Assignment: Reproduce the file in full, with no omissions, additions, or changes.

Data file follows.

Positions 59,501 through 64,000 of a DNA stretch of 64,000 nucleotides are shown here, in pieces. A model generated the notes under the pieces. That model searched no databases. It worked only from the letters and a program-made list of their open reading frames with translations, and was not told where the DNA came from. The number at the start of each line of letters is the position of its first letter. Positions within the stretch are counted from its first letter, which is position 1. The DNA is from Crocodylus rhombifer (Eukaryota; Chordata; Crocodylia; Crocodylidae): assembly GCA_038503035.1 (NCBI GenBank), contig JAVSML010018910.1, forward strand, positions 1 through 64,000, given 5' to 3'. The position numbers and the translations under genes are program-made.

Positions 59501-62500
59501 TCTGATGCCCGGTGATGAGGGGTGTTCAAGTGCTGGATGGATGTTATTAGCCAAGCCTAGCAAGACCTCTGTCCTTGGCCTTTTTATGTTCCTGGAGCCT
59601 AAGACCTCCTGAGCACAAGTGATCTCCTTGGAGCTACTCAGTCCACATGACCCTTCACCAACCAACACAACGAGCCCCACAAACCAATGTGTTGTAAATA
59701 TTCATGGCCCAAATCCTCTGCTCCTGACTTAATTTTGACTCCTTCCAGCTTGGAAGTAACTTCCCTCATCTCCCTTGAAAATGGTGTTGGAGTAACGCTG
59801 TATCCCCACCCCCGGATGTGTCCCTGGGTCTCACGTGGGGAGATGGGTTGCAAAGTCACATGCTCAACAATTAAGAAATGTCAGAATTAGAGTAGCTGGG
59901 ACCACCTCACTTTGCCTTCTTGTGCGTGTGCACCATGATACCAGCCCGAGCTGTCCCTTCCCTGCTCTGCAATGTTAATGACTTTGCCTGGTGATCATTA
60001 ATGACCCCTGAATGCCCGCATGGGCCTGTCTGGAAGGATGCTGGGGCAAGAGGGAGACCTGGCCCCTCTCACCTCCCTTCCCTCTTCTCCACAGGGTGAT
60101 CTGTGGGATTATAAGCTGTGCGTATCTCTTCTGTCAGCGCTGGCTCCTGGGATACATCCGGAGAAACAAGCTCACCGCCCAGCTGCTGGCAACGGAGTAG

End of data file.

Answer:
Positions 59,501 through 64,000 of a DNA stretch of 64,000 nucleotides are shown here, in pieces. A model generated the notes under the pieces. That model searched no databases. It worked only from the letters and a program-made list of their open reading frames with translations, and was not told where the DNA came from. The number at the start of each line of letters is the position of its first letter. Positions within the stretch are counted from its first letter, which is position 1. The DNA is from Crocodylus rhombifer (Eukaryota; Chordata; Crocodylia; Crocodylidae): assembly GCA_038503035.1 (NCBI GenBank), contig JAVSML010018910.1, forward strand, positions 1 through 64,000, given 5' to 3'. The position numbers and the translations under genes are program-made.

Positions 59501-62500
59501 TCTGATGCCCGGTGATGAGGGGTGTTCAAGTGCTGGATGGATGTTATTAGCCAAGCCTAGCAAGACCTCTGTCCTTGGCCTTTTTATGTTCCTGGAGCCT
59601 AAGACCTCCTGAGCACAAGTGATCTCCTTGGAGCTACTCAGTCCACATGACCCTTCACCAACCAACACAACGAGCCCCACAAACCAATGTGTTGTAAATA
59701 TTCATGGCCCAAATCCTCTGCTCCTGACTTAATTTTGACTCCTTCCAGCTTGGAAGTAACTTCCCTCATCTCCCTTGAAAATGGTGTTGGAGTAACGCTG
59801 TATCCCCACCCCCGGATGTGTCCCTGGGTCTCACGTGGGGAGATGGGTTGCAAAGTCACATGCTCAACAATTAAGAAATGTCAGAATTAGAGTAGCTGGG
59901 ACCACCTCACTTTGCCTTCTTGTGCGTGTGCACCATGATACCAGCCCGAGCTGTCCCTTCCCTGCTCTGCAATGTTAATGACTTTGCCTGGTGATCATTA
60001 ATGACCCCTGAATGCCCGCATGGGCCTGTCTGGAAGGATGCTGGGGCAAGAGGGAGACCTGGCCCCTCTCACCTCCCTTCCCTCTTCTCCACAGGGTGAT
60101 CTGTGGGATTATAAGCTGTGCGTATCTCTTCTGTCAGCGCTGGCTCCTGGGATACATCCGGAGAAACAAGCTCACCGCCCAGCTGCTGGCAACGGAGTAG